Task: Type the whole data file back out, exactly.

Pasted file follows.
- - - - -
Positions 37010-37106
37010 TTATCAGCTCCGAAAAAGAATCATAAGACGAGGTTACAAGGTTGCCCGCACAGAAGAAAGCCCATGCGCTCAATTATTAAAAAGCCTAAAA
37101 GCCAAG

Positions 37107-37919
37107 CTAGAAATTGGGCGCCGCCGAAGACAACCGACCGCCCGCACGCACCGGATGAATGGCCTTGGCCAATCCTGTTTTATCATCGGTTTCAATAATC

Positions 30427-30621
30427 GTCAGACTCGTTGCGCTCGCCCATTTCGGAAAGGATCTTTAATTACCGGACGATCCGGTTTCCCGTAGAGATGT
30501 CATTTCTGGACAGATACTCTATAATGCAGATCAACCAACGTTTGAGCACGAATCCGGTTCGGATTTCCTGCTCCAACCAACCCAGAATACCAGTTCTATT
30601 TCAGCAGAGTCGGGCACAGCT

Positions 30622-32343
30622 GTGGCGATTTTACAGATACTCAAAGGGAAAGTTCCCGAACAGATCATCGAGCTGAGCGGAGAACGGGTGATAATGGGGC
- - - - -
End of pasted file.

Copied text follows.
Positions 37010-37106
37010 TTATCAGCTCCGAAAAAGAATCATAAGACGAGGTTACAAGGTTGCCCGCACAGAAGAAAGCCCATGCGCTCAATTATTAAAAAGCCTAAAA
37101 GCCAAG

Positions 37107-37919
37107 CTAGAAATTGGGCGCCGCCGAAGACAACCGACCGCCCGCACGCACCGGATGAATGGCCTTGGCCAATCCTGTTTTATCATCGGTTTCAATAATC

Positions 30427-30621
30427 GTCAGACTCGTTGCGCTCGCCCATTTCGGAAAGGATCTTTAATTACCGGACGATCCGGTTTCCCGTAGAGATGT
30501 CATTTCTGGACAGATACTCTATAATGCAGATCAACCAACGTTTGAGCACGAATCCGGTTCGGATTTCCTGCTCCAACCAACCCAGAATACCAGTTCTATT
30601 TCAGCAGAGTCGGGCACAGCT

Positions 30622-32343
30622 GTGGCGATTTTACAGATACTCAAAGGGAAAGTTCCCGAACAGATCATCGAGCTGAGCGGAGAACGGGTGATAATGGGGC